techniques. In contrast to that, with no sulphur in the reaction   only a slight displacement on {0k0} planes to yield the
gas the carbide particles in the coke have not been covered           È
                                                                   Hagg carbide structure. Frequently observed streaks in
with any nano-carbides but with a thin graphite band as            [010] direction in the cementite diffraction patterns, asso-




                                                                                              Fig. 11. Scheme of the metal dusting
                                                                                              products on iron using different reac-
                                                                                              tion atmospheres (cf. text)
                                                                                              Abb. 11. Schema der Metal Dusting
                                                                                              Produkte auf Eisen in verschiedenen
                                                                                                                È
                                                                                              Reaktionsatmospharen (siehe Text)
Materials and Corrosion 50, 628±633 (1999)                                              Microprocesses of coke formation         633

ciated with stacking faults on {0k0} planes, support this sug-     6 References
gestion. Locally, both carbides decompose into iron and gra-
phite. This leads to a disintegration of the carbide layer with-    [1] J. C. Nava Paz, H. J. Grabke: Oxid. Metals 39 (1993) 437.
out any further decomposition of the formed carbide patches                                              È
                                                                    [2] H. J. Grabke, R. Krajak, E. M. Muller-Lorenz: Werkst. Korros.
into iron and graphite because of the extremely high carbon             44 (1993) 89.
activity in the atmosphere (cf. Fig. 11, middle part). The re-                                                          È
                                                                    [3] H. J. Grabke, C. B. Bracho-Troconis, E. M. Muller-Lorenz:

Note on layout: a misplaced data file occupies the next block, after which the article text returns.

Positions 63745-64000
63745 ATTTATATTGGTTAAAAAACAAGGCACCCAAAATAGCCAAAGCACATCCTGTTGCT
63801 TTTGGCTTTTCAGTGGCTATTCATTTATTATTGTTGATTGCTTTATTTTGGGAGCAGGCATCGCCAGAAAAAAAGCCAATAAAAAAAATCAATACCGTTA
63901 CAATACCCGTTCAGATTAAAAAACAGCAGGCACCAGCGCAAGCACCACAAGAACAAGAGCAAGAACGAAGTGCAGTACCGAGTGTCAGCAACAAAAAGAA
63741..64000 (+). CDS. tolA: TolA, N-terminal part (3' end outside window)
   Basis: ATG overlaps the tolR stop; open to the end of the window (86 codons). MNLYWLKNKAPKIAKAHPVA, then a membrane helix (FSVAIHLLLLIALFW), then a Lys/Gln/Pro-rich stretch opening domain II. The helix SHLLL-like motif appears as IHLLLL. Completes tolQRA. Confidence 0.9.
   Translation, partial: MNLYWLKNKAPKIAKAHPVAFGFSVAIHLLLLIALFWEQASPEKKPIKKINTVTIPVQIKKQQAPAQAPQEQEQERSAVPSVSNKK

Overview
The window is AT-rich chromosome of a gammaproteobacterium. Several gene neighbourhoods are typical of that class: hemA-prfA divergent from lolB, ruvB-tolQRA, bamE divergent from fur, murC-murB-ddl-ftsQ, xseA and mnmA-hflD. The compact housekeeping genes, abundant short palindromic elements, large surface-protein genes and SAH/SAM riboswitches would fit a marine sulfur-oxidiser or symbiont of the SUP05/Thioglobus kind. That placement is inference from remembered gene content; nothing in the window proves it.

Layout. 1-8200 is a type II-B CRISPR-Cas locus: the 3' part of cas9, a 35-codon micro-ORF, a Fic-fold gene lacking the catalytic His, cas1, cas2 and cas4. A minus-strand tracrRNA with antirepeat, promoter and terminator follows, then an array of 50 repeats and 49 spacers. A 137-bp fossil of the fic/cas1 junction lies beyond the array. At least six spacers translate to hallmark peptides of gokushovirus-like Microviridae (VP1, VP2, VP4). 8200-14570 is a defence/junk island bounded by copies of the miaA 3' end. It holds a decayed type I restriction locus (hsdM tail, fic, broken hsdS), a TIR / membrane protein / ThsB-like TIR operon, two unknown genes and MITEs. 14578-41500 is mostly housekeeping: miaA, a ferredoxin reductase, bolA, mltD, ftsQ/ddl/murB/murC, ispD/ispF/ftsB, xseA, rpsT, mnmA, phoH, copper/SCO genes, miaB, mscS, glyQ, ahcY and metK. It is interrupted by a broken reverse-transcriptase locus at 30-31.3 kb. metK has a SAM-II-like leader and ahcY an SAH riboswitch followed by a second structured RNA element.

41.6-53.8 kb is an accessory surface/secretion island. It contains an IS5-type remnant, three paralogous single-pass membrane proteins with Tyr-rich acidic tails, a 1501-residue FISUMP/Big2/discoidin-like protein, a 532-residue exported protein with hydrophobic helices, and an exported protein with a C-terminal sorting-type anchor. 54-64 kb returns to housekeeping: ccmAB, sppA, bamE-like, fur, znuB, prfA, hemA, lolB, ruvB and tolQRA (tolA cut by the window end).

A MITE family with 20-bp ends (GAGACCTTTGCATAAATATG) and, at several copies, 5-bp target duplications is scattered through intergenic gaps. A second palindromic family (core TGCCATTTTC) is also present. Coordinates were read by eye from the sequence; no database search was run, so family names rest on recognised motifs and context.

Werkst. Korros. 45 (1994) 215.
sulting carbide particles in the coke no further catalyze the
                                                                    [4] H. J. Grabke, R. Krajak, J. C. Nava Paz: Corrosion Sci. 35
carbon deposition, thus preventing the quadratic mass gain              (1993) 1141.
during metal dusting, which has been proven by gravimetric          [5] H. J. Grabke: Solid State Phenom. 41 (1995) 3.
measurements [9].                                                   [6] E. Pippel, J. Woltersdorf, H.-J. Grabke, S. Strauû: steel re-
   If a sulphur-containing atmosphere is applied, metal dust-           search 66 (1995) 217.
ing will be suppressed by the adsorption of a sulphur mono-         [7] E. Pippel, J. Woltersdorf, R. Schneider: Materials and Corro-
layer [12]. However, at cracks and fissures within this layer           sion 49 (1998) 309.
metal dusting can take place, with cementite and Hagg car-
                                                        È           [8] R. Schneider, E. Pippel, J. Woltersdorf, S. Strauû, H. J.
bide forming as shown in Fig. 11 (right). Again, because of             Grabke: steel research 68 (1997) 326.
                                                                                                                                  È
                                                                    [9] A. Schneider, H. Viefhaus, G. Inden, H. J. Grabke, E. M. Mul-
the extremely high carbon activity in the atmosphere, after
                                                                        ler-Lorenz: Materials and Corrosion, 49 (1998) 336.
disintegration of the carbide layer the carbide patches are pre-              È
                                                                   [10] A. Koniger, C. Hammerl, M. Zeitler, B. Rauschenbach: Phy-
served in the coke. At the same time, in the coke new carbide           sical Review B 55 (1997) 8143.
particles nucleate with Fe atoms from the local decomposition      [11] H. L. Yakel: International Metals Reviews 30 (1985) 17.
of carbides along the graphite bands (cf. Fig. 11, bottom). The                                È
                                                                   [12] H. J. Grabke, E. M. Muller-Lorenz: steel research 66 (1995)
observation of many nanometre-sized carbide particles, which            254.
either envelop the larger carbide patches or are distributed
randomly in the coke proposes their formation via the hetero-      (Received: August 5, 1999)                               W 3384
geneous or homogenous nucleation.


5 Acknowledgements

                                                     È
  The authors are grateful to Dr. A. Schneider, MPI fur Eisen-
                   È
forschung GmbH Dusseldorf, for providing the metal dusting
samples. Support of this study by the Deutsche Forschungs-
gemeinschaft is also acknowledged.